When I spoke in church on Sunday, and the phrase, “Marriage is the best self-help program,” spilled out of me, I realized how fixated with self-help I really am right now. Yes, as a 21-year-old, I’ve already started reading self-help books for fun. But I believe it’s true—marriage IS the best self-help program. A good marriage. And to extend the statement, I believe that building relationships in general is the best self-help program. Families, by default, are the best self-help programs.

There’s something about warm human interaction that makes us feel better, isn’t there? Look out, reader, I’ve got another Ted talk coming your way! It turns out, Harvard has directed “The Study of Adult Development” for 75 years and has found that the things that make your life not only happy, but also healthy, are warm, meaningful, reliable relationships. Robert Waldinger can tell you all about it.

In the talk, Waldinger says, “Over and over, over these 75 years, our study has shown that the people who fared the best were the people who leaned into relationships—with family, with friends, with community.”

Then he asks the question, “So what about you? . . . What might leaning into relationships look like?”

To me, building relationships is a type of life insurance: when you start to crumble, the people and communities you’ve invested in are there to build you back up.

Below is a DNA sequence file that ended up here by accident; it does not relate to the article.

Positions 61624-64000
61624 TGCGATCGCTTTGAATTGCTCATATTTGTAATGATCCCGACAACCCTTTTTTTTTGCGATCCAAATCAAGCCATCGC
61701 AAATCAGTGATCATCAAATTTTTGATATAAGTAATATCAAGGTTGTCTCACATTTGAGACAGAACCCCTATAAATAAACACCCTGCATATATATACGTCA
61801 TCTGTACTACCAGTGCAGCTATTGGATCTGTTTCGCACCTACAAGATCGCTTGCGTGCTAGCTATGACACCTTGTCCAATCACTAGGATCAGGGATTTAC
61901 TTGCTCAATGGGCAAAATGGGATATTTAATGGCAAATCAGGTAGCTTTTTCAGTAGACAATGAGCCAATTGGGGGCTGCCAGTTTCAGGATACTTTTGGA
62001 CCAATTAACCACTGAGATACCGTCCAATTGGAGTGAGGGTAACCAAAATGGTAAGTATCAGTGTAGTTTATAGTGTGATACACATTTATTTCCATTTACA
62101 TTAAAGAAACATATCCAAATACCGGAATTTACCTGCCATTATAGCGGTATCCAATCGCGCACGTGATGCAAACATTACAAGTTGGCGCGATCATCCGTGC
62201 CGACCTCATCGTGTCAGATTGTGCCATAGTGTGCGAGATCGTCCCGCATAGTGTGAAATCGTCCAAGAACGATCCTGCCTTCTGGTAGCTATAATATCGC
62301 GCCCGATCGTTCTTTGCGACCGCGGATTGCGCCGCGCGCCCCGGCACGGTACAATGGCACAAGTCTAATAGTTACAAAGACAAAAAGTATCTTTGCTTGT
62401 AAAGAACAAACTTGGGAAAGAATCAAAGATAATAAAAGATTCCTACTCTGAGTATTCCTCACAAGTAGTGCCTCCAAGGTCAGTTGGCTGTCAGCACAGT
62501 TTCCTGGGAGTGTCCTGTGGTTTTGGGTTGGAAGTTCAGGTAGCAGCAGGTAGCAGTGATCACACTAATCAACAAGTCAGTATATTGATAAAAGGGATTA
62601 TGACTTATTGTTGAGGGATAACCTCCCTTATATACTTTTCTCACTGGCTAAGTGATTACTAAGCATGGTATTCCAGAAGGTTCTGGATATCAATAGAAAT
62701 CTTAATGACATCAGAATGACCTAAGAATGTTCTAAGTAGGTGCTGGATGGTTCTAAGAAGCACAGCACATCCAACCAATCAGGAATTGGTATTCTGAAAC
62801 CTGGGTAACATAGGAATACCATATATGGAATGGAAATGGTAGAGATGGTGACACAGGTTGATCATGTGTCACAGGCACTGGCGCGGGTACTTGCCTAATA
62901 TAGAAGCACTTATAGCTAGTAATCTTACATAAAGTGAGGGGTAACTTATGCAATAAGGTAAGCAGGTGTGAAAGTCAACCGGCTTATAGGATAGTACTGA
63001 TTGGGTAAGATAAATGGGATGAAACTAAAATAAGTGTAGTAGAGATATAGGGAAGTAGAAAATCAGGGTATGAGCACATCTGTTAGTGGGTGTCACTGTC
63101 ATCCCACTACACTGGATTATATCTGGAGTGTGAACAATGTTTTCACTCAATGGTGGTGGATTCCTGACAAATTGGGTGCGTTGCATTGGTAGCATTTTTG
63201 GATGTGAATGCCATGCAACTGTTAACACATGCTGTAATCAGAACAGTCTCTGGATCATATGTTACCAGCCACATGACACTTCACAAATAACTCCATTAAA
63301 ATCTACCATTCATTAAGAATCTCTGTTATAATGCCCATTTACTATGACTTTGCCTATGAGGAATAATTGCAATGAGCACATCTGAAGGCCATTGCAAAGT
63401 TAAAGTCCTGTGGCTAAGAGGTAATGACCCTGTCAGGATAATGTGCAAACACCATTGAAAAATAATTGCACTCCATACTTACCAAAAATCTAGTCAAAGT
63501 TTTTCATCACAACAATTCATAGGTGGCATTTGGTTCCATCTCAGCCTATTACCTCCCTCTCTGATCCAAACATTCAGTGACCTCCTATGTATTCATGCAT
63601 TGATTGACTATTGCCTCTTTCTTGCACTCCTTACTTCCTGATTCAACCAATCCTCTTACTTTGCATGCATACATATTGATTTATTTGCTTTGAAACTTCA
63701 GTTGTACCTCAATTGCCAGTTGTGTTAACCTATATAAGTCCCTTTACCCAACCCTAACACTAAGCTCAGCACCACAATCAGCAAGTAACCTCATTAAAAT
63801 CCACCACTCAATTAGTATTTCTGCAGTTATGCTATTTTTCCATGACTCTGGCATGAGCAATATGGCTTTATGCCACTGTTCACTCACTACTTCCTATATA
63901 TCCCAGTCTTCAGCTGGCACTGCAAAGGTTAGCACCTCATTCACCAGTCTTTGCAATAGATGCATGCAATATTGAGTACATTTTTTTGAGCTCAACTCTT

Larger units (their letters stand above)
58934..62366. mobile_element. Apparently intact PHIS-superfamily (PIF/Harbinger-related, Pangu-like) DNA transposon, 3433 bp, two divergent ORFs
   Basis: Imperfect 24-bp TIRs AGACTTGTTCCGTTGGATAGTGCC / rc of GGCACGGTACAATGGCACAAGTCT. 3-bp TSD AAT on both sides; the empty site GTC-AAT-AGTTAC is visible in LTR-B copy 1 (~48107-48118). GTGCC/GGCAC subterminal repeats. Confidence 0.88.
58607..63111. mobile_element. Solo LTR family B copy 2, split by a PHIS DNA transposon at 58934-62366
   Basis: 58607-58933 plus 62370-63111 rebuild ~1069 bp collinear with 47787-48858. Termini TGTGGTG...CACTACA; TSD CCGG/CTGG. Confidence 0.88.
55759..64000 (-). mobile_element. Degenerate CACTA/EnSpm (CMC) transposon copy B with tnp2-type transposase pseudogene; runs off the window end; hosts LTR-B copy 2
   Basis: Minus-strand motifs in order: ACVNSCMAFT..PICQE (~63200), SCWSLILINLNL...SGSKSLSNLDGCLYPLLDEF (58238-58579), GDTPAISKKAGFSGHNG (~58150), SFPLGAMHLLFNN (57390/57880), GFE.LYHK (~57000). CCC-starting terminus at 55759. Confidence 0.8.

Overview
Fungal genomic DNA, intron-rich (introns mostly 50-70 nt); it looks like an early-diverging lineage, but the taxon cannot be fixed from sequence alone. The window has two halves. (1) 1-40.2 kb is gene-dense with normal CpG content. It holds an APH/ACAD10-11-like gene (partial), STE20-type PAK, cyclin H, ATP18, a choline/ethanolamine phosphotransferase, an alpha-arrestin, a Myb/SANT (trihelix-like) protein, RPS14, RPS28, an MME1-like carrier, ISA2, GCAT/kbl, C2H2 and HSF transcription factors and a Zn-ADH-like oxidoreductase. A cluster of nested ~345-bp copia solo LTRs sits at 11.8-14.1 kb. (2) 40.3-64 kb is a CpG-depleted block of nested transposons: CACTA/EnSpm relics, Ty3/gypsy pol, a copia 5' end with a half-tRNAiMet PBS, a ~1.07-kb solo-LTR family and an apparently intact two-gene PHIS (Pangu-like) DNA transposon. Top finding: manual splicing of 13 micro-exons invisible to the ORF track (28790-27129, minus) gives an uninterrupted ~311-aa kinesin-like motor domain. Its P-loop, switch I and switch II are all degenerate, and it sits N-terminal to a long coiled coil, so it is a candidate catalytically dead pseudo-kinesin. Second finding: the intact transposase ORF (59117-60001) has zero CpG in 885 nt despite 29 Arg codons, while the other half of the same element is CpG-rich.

I challenge you to make investments in your relationships over the next two weeks. It could be an investment with a family member—sending a text to your sibling or calling a grandparent. Maybe you need to write a card for a parent and tell them how much they mean to you. Perhaps you could babysit a friend’s child. What about surprising your boyfriend, girlfriend, or spouse with a fun night out or a cozy night in? Maybe you want to ask someone on a date, or talk to the stranger on the elevator, or stay up late with a roommate. Or have a conversation with a child.

By investing in relationships in your life, you’re investing in your own health and happiness.

—Sophia Parry

In two weeks, I plan on writing about overcoming the fear to be creative. Please comment below and request more topics on self-improvement.